However, a comparison of the ensemble reff with the experimental long-range NOEs confirmed that this conformation alone cannot account for all of the NOEs observed (Figure 5a). The distances for BH1-CH2 and DCH3-EH1 are too large for explaining the measured NOE intensity. Also the reff for some cross-linkage NOEs are probably too short for the measured NOE intensities. Consequently there are very likely other conformations present next to “(1-4)anti-ψ(1-6)gg”.
Figure 5. lgt2Δ OS: (a) Comparison of the calculated reff derived from a 300 ns MD simulation at 300 K of the (1-4)anti-ψ(1-6)gg conformation with the experimental NOE restraints. Calculated average reff is shown as white circle; histogram of the distances is shown in the background with darker shading meaning higher population. The experimental NOE restraints are indicated with a blue box; (b) A representative 3D structure of the (1-4)anti-ψ(1-6)gg conformation. The fulfilled NOE restraints are indicated as dotted lines (Left). Space filling model (Right).
Figure 5. lgt2Δ OS: (a) Comparison of the calculated reff derived from a 300 ns MD simulation at 300 K of the (1-4)anti-ψ(1-6)gg conformation with the experimental NOE restraints. Calculated average reff is shown as white circle; histogram of the distances is shown in the background with darker shading meaning higher population. The experimental NOE restraints are indicated with a blue box; (b) A representative 3D structure of the (1-4)anti-ψ(1-6)gg conformation. The fulfilled NOE restraints are indicated as dotted lines (Left). Space filling model (Right).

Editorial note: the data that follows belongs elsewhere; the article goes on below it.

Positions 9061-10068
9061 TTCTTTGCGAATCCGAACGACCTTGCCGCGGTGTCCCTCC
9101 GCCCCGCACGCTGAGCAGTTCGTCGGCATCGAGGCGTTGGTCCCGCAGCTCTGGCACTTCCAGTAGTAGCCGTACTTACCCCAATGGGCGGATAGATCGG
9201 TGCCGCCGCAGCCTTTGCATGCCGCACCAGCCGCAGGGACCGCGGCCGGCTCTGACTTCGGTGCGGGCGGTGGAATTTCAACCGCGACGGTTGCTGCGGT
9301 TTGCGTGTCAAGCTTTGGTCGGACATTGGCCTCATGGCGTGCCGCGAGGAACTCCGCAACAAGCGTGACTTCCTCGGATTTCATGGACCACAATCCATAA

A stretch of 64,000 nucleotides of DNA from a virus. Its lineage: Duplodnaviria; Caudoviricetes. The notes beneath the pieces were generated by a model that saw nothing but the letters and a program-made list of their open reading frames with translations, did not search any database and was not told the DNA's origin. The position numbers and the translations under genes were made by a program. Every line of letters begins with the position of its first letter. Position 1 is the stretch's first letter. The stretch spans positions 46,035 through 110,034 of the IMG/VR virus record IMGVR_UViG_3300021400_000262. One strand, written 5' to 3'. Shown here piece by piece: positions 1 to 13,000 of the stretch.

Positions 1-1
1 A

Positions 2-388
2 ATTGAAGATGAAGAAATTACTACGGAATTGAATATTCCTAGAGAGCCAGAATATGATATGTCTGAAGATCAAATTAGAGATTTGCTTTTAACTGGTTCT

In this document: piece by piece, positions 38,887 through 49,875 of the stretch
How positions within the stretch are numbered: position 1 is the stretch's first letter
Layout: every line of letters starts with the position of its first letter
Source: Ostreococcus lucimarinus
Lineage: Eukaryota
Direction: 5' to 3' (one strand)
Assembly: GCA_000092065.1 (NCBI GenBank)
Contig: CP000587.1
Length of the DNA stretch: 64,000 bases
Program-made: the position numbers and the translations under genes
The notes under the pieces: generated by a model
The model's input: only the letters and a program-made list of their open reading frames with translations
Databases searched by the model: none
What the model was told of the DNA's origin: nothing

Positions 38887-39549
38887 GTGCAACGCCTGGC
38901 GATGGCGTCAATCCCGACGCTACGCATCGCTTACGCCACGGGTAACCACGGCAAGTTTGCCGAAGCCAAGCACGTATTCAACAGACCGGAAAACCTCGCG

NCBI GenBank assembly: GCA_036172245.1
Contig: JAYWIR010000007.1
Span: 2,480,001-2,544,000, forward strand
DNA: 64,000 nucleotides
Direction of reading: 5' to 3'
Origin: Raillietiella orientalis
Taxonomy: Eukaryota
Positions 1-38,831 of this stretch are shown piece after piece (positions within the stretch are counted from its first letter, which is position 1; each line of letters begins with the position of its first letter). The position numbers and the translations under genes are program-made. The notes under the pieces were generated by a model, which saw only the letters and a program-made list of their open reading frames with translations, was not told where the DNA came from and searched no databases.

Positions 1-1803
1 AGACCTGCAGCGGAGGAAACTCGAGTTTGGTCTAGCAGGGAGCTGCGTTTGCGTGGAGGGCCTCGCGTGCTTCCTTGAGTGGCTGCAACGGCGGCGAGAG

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In order to generate a conformational ensemble that could be used for a comprehensive analysis we sampled (accumulated) 3.7 μs at 310 K in explicit solvent. Because the lifetime of many conformational states was >100 ns—as observed in the 300 K MD—different starting structures were used. The trajectories of the glycosidic torsions are shown in Figure S10. As described for lgt1/4Δ OS such an accumulated MD trajectory can be used for a CAT analysis of reff for individual conformational state groups (sub-ensembles). In order to facilitate the interpretation of the results, the number of state variables (e.g., linkages) that are combined should be kept small, so we limited the linkage states (A, B, C) used to those that fit to experimental restraints in the distance mapping (Figure S7) and excluded the (1-5)-linkage. The state groups were defined by combining the following conformational minima (compare Figure S11): A, B and C of the (1-4) linkage (C-A), A and B of the (1-3) linkage (B-A), A(gg), B(gt) and C(tg) of the (1-6) linkage (E-A) (only the main φ/ψ-minimum A at 40/170 was used), A, B and D of the (1-2) linkage (D-C), A and B of the (1-2) linkage (F-E). The conformational state groups (five linkages, 108 theoretical combinations: AAAAA, AAAAB, AAABA, etc.) were used to group the MD snapshots into conformational sub-ensembles. For each sub-ensemble, reff was calculated for all distances for which H-NOEs were experimentally observed. In total 69 sub-ensembles were populated in the MD data and the results are shown in Figure 6. It is evident that FH2-DH2 is a reporter NOE for “(1-4)anti-ψ” conformations (represented by a state group pattern “C????”, ? is used as wild card meaning “any” linkage state) because reff within the limits of the NOE restraint are only found if the (1-4)-linkage is in state C (anti-ψ). However, the connecting graph between FH2 and DH2 contains nine rotatable bonds, consequently additional conditions need to be met in order to bring the two protons into a distance of about 2.9 Å. It should be noted that also many other NOEs would be in agreement with anti-ψ states of the (1-4)-linkage. The previous analysis of the 300 K MD ensemble revealed that the long-range NOEs BH1-CH2 and DCH3-EH1cannot be explained by such a “(1-4)anti-ψ(1-6)gg” conformation, and the question arises whether the sub-ensemble analysis can shed some light into which other conformations need to be present in order to explain the NOE data. Based on the sub-ensemble analysis the medium NOE BH1-CH2 is very likely caused by sub-ensembles of state group pattern “AB???”, which have the (1-4)-linkage in state A and the (1-3)-linkage in state B. However, for (1-4)syn states, one would expect an NOE CH1-AH4 present in the spectrum, which could not be detected unfortunately. Since also the NOE DCH3-EH1 could originate from (1-4)syn states there is some probability that (1-4)syn states are present despite the missing cross-linkage NOE CH1-AH4. When the (1-4)-linkage is in the A state, the (1-3)-linkage becomes more flexible and frequent transitions between A and B states occur (Figure S10). This would also give some additional support that “AB???” type conformations may exist.